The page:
• Stacey R. Queen

Create More Art & Take a Break From Social Media

Today's classroom learning for K-12 students looks a lot different than it did a few years ago. Many school districts across the country spend less time teaching the arts and humanities because of budget cuts and a focus more on math and English. Learning how to create a color wheel brings math and visual arts together just as writing a paper about the Harlem Renaissance teaches students about research methodologies and the talented African American visual artists, musicians, poets, and performers of the 1920s and '30s. https://www.teachnkidslearn.com/why-we-should-care-about-the-decline-of-arts-education-in-our-public-schools/


Beyond learning about art history timelines, art movements, the elements of art, and the principles of design, a curriculum that includes visual arts lessons in the classroom allows students to think creatively, employ problem-solving techniques, promote critical thinking, encourages students to incorporate visual analysis along the way and even to be compassionate and show empathy (because don't we feel sad that van Gogh suffered from severe depression and "cut off" his ear). When companies search to hire new talent candidates who possess the above attributes make for the best and most productive employees and that foundation all begins in art class.



Last week, former Facebook data scientist Frances Haugen shared with the Senate Commerce, Science and Transportation Subcommittee on Consumer Protection, Product Safety and Data Security information about the company's harmful impact on young children. Haugen mentioned that:

  • 13.5% of United Kingdom teen girls surveyed said their suicidal thoughts became more frequent after joining Instagram which is owned by Facebook.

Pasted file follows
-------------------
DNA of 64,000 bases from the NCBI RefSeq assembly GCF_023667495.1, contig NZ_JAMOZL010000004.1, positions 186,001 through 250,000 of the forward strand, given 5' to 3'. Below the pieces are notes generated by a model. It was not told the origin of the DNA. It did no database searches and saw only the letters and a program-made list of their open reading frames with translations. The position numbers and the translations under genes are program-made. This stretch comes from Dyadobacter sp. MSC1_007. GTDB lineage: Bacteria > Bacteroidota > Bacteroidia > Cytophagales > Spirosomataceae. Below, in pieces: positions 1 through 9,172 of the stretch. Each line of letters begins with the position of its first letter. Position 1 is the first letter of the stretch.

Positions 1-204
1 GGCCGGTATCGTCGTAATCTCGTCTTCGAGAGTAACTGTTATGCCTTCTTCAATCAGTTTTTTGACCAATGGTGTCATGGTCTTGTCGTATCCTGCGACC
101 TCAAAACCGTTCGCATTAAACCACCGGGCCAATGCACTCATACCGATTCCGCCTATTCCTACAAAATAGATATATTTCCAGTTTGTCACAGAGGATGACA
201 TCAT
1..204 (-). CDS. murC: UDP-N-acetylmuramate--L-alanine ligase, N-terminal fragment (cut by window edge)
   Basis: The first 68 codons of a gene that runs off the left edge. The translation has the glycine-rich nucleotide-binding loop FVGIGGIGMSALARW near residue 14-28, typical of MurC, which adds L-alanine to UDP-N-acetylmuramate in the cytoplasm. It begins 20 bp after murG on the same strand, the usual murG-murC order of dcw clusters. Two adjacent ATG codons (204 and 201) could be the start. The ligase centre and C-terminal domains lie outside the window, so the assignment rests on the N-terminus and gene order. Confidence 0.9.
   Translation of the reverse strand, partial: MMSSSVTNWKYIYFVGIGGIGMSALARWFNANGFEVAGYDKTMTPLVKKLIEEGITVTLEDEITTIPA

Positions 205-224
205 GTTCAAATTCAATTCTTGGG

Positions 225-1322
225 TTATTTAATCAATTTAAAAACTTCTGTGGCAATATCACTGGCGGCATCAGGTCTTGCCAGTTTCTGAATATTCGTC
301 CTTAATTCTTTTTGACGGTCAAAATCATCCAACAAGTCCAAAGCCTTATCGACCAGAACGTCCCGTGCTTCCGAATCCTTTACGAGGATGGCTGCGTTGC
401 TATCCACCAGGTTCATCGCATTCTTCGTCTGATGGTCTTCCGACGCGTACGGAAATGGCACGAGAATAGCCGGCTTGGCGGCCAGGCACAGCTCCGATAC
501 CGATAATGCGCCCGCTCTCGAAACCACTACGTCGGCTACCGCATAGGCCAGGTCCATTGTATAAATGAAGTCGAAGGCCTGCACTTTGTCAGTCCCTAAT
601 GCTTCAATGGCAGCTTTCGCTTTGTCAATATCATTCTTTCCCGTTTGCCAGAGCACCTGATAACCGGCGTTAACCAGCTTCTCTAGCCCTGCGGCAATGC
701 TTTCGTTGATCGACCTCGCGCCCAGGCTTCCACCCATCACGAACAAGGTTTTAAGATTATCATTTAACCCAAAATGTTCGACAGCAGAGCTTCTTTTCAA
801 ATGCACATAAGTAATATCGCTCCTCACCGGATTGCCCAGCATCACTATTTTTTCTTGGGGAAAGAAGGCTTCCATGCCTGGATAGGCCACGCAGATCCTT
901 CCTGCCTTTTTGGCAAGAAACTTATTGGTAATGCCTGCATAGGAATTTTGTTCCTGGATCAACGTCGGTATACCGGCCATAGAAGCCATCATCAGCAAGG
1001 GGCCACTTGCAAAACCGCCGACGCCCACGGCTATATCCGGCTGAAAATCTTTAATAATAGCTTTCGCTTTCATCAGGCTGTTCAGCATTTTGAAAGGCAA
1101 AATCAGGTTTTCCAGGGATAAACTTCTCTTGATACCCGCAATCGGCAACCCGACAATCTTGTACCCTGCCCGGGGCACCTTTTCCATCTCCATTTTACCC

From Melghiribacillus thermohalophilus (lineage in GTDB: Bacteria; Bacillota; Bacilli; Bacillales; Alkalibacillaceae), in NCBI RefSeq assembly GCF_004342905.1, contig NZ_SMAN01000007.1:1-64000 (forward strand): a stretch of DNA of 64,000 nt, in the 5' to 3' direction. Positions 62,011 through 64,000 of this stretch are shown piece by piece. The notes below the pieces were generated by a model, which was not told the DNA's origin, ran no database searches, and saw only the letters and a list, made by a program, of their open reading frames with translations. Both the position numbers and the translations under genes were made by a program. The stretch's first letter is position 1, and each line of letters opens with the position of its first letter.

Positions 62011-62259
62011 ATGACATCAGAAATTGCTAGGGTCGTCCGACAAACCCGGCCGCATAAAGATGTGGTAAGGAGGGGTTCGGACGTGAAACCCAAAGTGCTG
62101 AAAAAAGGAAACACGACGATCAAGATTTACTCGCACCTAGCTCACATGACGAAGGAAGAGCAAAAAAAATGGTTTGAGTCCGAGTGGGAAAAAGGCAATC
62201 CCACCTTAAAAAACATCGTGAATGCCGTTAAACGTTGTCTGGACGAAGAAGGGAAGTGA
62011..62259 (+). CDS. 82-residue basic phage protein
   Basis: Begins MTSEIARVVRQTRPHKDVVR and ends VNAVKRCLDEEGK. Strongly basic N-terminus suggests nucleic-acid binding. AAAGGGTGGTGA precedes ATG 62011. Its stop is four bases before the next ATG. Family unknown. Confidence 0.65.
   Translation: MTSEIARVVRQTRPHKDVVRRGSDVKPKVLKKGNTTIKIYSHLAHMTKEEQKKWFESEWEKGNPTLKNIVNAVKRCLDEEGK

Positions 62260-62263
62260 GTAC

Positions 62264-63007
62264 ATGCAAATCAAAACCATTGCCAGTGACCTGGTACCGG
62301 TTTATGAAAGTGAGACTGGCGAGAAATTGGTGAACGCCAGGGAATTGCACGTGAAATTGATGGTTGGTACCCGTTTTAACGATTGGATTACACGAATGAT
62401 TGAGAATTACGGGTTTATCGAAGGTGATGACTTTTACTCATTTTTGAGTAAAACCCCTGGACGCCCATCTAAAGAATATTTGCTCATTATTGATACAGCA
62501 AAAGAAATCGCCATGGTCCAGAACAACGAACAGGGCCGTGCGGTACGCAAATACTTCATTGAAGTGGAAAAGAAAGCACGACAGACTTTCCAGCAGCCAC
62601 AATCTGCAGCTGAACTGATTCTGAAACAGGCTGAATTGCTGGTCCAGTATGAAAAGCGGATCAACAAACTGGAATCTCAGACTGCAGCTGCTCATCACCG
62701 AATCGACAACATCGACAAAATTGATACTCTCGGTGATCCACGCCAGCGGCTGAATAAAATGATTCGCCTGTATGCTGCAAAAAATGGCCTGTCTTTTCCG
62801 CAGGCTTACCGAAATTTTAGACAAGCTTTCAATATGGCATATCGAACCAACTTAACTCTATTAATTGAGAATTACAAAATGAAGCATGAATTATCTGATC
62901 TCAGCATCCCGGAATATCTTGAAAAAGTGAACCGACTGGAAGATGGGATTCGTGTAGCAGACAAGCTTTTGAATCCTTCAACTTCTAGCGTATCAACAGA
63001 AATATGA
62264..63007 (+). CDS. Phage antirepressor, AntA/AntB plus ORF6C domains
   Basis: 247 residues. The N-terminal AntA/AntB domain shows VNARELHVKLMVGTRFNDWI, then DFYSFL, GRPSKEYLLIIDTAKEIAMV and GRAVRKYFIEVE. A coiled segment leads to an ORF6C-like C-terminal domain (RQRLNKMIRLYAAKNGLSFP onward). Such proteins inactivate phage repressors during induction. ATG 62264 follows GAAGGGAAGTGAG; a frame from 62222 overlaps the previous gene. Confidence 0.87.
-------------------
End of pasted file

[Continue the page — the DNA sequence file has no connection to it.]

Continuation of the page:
• 17% of teen girls said their eating disorders got worse after using Instagram.

  • 32% of teen girls said that when they felt bad about their bodies, Instagram made them feel worse.

https://www.npr.org/2021/10/05/1043377310/facebook-whistleblower-frances-haugen-congress


Imagine if our children spent less time on social media platforms and more time being creative and engaging in art-making activities. Providing a camera, sketchbook and pencils, a canvas, paint and paintbrushes or a jewelry-making kit gives a child an opportunity to use their imagination and create something amazing while building their confidence and self-esteem. Social media platforms are great for connecting with family and friends but when it plays a detrimental role in the mental health of our children we must look at alternatives to keep them engaged. Less screen time and more time creating will allow our children to grow into compassionate, healthy, and productive adults.





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